Divorce in the military can be confusing because domestic situations are governed by a mix of federal statutes, state divorce laws and procedures, and military regulations. The Uniformed Services Former Spouse Protection Act is a federal law that provides certain benefits to former spouses of military members. Under this law, former spouses may be entitled to portions of the military member's retirement pay, medical care, and exchange and commissary benefits.
The Uniformed Services Former Spouse Protection Act:
- Allows state courts to divide disposable military retired pay between the service member and spouse
- Allows former spouses to receive a portion of retired pay directly from the government in some circumstances
- Grants some former spouses access to health care at military treatment facilities
- Grants some former spouses access to military exchanges and commissaries
- Grants benefits to some victims of spousal or child abuse
The Uniformed Services Former Spouse Protection Act doesn't:
- Require courts to divide military retired pay
- Establish a formula for dividing military retired pay
- Award a predetermined share of military retired pay to former spouses
- Place a ceiling on the percentage of disposable retired pay that may be awarded
- Require an overlap of military service and marriage as a prerequisite to division of military retired pay as property
Jurisdiction under the Uniformed Services Former Spouse Protection Act
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The Uniformed Services Former Spouse Protection Act prevents a court from treating retired pay as the property of the service member and spouse unless the court has jurisdiction over the service member based on the service member's:
- Residence other than because of military assignment
- Consent to the court’s jurisdiction
Direct payment of retired pay
Direct payment of retired pay may be made to a former spouse from the military pay centers if there's a court order or a property settlement that was ordered, ratified or approved by the court, and if the final order specifically provides that payment is to be made from disposable retired pay for one of the following:
- Child support
- Division of retired pay as property if the former spouse was married to the member for 10 years or more, during which time the member performed 10 years or more of creditable service, and the order expresses payment in dollars or a percentage of the member's disposable retired pay
Direct payments will terminate on these events, whichever comes first:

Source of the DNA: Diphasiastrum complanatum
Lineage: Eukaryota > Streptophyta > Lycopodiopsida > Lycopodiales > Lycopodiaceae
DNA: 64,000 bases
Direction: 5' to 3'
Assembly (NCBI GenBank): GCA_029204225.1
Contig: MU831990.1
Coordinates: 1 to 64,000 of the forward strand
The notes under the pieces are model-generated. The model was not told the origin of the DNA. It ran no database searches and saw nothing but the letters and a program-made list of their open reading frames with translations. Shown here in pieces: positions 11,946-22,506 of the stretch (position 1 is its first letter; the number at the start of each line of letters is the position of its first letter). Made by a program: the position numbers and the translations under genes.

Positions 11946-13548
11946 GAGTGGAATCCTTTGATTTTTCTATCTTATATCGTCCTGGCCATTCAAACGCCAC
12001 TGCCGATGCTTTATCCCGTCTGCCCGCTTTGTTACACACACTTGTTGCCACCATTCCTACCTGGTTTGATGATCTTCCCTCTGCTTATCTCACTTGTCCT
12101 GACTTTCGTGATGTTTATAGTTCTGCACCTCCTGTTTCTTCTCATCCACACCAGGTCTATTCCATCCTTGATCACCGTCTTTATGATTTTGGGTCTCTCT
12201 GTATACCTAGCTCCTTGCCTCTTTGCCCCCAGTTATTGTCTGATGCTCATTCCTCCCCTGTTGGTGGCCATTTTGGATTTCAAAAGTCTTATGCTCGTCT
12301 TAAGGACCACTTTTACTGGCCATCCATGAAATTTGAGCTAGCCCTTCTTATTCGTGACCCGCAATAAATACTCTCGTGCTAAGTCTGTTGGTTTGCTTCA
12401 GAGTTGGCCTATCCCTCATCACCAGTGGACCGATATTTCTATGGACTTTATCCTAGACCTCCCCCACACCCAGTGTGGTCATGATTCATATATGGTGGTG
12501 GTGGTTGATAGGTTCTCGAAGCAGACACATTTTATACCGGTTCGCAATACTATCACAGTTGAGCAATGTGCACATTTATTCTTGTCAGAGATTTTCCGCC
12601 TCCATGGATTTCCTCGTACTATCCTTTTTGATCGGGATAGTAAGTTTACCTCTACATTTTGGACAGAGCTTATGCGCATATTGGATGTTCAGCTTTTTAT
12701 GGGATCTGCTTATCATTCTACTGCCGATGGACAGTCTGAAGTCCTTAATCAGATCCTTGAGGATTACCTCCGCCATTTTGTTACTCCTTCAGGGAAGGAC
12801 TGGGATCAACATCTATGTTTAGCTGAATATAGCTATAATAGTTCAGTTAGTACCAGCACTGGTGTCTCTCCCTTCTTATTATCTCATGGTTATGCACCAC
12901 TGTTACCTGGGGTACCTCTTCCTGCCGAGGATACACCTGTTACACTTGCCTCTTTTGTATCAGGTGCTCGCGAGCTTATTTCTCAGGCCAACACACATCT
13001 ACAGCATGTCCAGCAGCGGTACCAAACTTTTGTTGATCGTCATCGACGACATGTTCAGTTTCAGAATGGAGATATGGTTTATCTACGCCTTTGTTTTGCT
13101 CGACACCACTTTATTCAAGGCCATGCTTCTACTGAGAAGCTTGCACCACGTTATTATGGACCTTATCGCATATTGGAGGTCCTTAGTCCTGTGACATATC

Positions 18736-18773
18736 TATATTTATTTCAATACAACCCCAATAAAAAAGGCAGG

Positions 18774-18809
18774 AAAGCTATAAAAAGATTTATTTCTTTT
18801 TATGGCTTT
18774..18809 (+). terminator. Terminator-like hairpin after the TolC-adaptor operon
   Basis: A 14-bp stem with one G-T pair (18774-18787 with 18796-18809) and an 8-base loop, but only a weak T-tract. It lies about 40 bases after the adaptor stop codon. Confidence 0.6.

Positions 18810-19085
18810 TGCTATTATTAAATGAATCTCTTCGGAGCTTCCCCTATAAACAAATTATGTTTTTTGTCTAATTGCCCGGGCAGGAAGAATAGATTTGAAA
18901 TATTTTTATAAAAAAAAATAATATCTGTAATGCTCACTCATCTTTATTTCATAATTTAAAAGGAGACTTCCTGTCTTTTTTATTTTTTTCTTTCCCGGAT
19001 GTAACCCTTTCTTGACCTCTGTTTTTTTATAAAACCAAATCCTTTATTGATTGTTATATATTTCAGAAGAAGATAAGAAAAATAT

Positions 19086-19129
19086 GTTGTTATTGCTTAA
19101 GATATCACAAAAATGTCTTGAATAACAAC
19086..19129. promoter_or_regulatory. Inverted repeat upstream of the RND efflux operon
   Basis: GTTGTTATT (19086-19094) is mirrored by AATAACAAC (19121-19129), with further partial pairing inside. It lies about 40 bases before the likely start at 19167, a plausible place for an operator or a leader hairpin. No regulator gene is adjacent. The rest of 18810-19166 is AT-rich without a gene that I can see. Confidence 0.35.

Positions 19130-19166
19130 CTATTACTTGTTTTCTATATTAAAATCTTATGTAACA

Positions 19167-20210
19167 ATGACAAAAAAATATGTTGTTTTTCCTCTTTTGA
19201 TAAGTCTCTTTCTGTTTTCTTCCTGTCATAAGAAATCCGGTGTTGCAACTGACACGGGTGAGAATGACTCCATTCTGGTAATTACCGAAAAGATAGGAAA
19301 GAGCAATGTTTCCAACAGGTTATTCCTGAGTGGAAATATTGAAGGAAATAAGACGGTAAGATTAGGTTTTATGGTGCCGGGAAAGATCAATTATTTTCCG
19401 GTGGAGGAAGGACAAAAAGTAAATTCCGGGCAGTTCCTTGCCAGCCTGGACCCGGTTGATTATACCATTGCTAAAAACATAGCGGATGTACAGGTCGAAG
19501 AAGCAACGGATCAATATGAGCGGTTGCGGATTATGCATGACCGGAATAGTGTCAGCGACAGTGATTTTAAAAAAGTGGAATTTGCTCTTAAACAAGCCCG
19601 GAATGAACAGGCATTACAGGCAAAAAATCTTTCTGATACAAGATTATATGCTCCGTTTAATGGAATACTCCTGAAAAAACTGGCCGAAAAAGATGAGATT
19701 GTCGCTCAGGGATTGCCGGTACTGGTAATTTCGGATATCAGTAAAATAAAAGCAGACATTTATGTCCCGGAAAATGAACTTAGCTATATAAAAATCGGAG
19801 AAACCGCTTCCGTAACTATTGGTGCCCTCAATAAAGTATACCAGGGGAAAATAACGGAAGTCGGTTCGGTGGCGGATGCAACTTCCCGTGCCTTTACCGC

- Terms of the court order are satisfied
- Death of the retired service member
- Death of the former spouse
Procedure for request for direct pay
The former spouse must send the following items to the designated agent of the member’s uniformed service:
- Signed DD Form 2293, "Application for Former Spouse Payments from Retired Pay"
- A copy of the court order
- Other accompanying documents that provide for payment of child support, alimony or division of property, certified by an official of the issuing court within the previous 90 days
Notification to the designated agent can be made by:
- Regular mail
- Certified mail
No later than 30 days after effective service, the Defense Finance and Accounting Service:
- Will send written notice to the affected member at the last known address
- Will consider any response received from the service member
- May reject any request for direct pay that doesn't satisfy requirements
- Won't honor the court order whenever it's shown to be defective, modified, superseded or set aside
No later than 90 days after effective service, the Defense Finance and Accounting Service will make payment to the former spouse and inform him or her of the amount to be paid, or send the former spouse an explanation of why the court order wasn't honored.
Impact of the Uniformed Services Former Spouse Protection Act on Survivor Benefit Plan designation
Under the Uniformed Services Former Spouse Protection Act, a former spouse can be designated as a Survivor Benefit Plan beneficiary if the spouse was previously listed as a spouse beneficiary, with the following considerations:
- Voluntary or court-ordered designation
- Divorce after retirement: The former spouse's coverage will be the same amount as the spouse coverage.
- Divorce before retirement: The specific coverage level should be directed by court order.
- Former spouse remarriage before age 55: Eligibility as a beneficiary is lost unless the remarriage ends, and then eligibility is restored.